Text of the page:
Today’s Feature, August 13-14: Steep Canyon Rangers

January 18, 2008 at 5:27 pm (Today's Feature)

Attending college around the Maryland and DC area, I drank at bars filled with the echoes of all kinds of bands trying to make a name for themselves. Most of these performers played the same, typical style of college music ñ a punk, pop, and/or alternative mix backed by a couple guitars, a bass and a set of drums. I had always assumed this was the case at all college campuses across the country. But, I’ve learned that if you head on down to Chapel Hill, NC, you’ll find that The Steep Canyon Rangers are turning the music scene on its head.

The ensemble of Woody Platt, Mike Guggino, Charles Humphrey, Nicky Sanders, and Graham Sharp play a rhythmic mix of bluegrass, classic country, rock n’ roll and blues that make up the melody of SCR. And this sound isn’t just for your grand pappy anymore ñ visit the Cats Cradle near the band’s stomping grounds of the University of North Carolina, and you’ll see college kids enjoying a twist on an old school genre that invites a whole new audience to find music that respects its roots.

In 2006, the International Bluegrass Music Association voted Steep Canyon Rangers the Emerging Artist of the Year, and it isn’t just the critics taking notice ñ bluegrass fans made their song, “One Dime at a Time,” a #1 bluegrass hit. Their third release, “Lovin’ Pretty Women,” promises even more success for it was produced by bluegrass heavyweight Ronnie Bowman and engineered by guitarist Wyatt Rice. It would be in your best interest to take advantage of an opportunity to see SCR in concert when you can, because it isn’t just good ol’ American boys that are enjoying their bluegrass sound. They’ve been on tour in both Sweden and Ireland so far this summer. But you can catch them at their own festival, “Mountain Song,” in Brevard, NC on September 15th. Read their XXQ’s and then buy your tickets.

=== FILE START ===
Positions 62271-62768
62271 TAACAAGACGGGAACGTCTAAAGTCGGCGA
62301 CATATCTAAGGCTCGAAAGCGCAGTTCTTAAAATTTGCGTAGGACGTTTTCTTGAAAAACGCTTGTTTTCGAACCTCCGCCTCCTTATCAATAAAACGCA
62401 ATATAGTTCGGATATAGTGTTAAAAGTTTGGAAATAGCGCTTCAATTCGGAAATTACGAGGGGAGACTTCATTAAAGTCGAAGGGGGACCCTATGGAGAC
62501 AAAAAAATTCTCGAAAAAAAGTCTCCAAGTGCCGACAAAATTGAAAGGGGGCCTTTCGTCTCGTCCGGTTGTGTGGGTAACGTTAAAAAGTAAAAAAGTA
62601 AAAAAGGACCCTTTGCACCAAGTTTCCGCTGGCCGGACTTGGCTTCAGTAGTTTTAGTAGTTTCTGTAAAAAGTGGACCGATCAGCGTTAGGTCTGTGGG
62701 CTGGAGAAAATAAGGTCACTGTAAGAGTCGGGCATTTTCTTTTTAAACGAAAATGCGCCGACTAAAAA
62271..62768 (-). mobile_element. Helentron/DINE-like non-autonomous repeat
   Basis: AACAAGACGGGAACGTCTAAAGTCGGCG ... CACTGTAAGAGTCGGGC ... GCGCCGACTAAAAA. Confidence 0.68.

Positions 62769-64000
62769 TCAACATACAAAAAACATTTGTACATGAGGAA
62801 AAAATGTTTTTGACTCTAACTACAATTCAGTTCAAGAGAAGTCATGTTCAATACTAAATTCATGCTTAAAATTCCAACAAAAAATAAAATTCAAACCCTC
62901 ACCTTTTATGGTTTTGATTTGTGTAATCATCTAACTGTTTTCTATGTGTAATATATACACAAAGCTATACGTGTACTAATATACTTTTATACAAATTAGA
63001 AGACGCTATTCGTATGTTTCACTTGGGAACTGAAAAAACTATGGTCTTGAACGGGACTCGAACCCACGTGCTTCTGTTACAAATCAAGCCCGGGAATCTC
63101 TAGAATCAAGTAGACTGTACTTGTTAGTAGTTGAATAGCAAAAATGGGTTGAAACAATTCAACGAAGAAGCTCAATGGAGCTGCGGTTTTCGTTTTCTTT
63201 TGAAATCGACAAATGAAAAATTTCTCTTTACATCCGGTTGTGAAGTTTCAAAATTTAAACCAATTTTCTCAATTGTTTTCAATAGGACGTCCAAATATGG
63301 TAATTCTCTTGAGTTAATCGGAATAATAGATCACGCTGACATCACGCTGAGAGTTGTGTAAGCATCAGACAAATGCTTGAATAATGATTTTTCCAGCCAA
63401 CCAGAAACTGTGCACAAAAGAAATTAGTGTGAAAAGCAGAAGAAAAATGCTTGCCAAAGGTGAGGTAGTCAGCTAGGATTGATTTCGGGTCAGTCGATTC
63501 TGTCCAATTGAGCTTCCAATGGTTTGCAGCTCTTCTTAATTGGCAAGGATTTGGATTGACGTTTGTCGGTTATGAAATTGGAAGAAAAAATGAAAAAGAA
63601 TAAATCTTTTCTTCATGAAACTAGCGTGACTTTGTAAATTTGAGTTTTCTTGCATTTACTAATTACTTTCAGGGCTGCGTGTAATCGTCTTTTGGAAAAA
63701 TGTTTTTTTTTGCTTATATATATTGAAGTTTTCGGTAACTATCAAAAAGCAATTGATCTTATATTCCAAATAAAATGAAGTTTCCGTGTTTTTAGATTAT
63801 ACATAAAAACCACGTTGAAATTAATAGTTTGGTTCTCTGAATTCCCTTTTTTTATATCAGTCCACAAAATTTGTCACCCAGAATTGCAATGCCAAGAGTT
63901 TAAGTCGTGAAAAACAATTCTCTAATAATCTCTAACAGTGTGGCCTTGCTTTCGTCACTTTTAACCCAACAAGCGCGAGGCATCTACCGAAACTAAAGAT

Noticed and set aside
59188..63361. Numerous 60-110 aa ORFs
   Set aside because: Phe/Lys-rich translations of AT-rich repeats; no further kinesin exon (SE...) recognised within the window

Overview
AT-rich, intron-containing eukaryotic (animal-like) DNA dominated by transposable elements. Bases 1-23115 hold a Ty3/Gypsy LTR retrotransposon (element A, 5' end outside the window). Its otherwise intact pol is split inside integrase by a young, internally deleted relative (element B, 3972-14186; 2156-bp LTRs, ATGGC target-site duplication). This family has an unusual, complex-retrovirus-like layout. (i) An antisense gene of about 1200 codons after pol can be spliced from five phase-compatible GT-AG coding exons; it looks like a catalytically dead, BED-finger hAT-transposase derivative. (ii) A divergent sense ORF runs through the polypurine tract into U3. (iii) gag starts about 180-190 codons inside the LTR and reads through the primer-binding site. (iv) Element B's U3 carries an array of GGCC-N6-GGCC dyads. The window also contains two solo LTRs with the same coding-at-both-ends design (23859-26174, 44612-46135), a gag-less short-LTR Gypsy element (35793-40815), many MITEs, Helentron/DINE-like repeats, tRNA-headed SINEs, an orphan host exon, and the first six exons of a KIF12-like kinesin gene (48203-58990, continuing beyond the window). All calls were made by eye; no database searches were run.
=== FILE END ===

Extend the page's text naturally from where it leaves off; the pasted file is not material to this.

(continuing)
XXQs: Steep Canyon Rangers (PEV): How and when did Steep Canyon Rangers form as a group?

Steep Canyon Rangers (SCR): It was 1999 When Graham Sharp (banjo), Charles Humphrey (bass) and Woody Platt (guitar) were good friends at the University of North Carolina they decided to start a band with a heavy influence of bluegrassÖ.and eventually after adding Platts longtime friend from Brevard, Mike Guggino (mandolin) along with a revolving door of fiddlers, the true bluegrass band was formed. With Nicky Sanders joining the band in 2004 (fiddle) the band has grown to fulltime bluegrass group with IBMA awards, Grand Ole’ Opry appearances and a #1 bluegrass hit ìOne Dime at a Time.î

PEV: Describe the first live performance for Steep Canyon Rangers.

SCR: The first live performance for SCR was a sorority function on Henderson St. in Chapel Hill NCÖ.we were not good but sure had a lot of friends from college support us in a major way from the beginning.

PEV: Before all the awards and shows, tell us about the early days of Steep Canyon Rangers. Any bad shows or embarrassing tales from the road?